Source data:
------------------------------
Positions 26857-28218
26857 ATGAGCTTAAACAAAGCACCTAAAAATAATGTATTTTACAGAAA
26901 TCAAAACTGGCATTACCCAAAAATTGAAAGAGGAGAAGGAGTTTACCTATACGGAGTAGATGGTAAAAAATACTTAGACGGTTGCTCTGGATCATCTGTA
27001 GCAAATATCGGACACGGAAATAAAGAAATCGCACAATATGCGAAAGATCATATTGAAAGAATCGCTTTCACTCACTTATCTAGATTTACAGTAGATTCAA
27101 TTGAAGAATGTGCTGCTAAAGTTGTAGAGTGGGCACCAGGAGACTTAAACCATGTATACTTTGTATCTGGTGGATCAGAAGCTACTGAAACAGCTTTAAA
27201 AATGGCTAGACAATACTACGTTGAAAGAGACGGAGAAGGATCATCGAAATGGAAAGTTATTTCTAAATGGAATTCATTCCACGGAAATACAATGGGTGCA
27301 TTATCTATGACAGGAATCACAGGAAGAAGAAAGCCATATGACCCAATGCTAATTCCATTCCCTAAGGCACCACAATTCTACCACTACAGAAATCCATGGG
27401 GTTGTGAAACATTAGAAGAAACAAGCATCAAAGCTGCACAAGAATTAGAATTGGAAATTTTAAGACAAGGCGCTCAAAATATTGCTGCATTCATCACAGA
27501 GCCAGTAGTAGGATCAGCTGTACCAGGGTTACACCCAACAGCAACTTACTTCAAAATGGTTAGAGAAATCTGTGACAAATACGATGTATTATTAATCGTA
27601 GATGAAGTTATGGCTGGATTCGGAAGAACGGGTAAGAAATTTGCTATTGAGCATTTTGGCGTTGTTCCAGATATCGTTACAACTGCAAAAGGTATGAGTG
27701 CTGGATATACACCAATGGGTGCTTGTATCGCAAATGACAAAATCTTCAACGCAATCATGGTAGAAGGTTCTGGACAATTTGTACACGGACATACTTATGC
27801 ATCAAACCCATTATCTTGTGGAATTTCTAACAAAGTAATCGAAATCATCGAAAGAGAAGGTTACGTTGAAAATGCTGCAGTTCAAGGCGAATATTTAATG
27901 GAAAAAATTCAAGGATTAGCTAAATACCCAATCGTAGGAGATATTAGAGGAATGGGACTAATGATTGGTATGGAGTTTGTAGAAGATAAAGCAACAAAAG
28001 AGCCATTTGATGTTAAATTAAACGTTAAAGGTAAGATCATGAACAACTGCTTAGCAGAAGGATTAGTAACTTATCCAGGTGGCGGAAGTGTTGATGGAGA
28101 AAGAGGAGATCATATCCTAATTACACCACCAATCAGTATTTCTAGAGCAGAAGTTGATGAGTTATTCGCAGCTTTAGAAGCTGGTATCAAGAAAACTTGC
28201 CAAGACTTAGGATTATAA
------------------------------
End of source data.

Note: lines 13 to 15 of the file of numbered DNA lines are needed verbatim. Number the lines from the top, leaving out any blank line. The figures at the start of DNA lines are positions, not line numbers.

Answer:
27901 GAAAAAATTCAAGGATTAGCTAAATACCCAATCGTAGGAGATATTAGAGGAATGGGACTAATGATTGGTATGGAGTTTGTAGAAGATAAAGCAACAAAAG
28001 AGCCATTTGATGTTAAATTAAACGTTAAAGGTAAGATCATGAACAACTGCTTAGCAGAAGGATTAGTAACTTATCCAGGTGGCGGAAGTGTTGATGGAGA
28101 AAGAGGAGATCATATCCTAATTACACCACCAATCAGTATTTCTAGAGCAGAAGTTGATGAGTTATTCGCAGCTTTAGAAGCTGGTATCAAGAAAACTTGC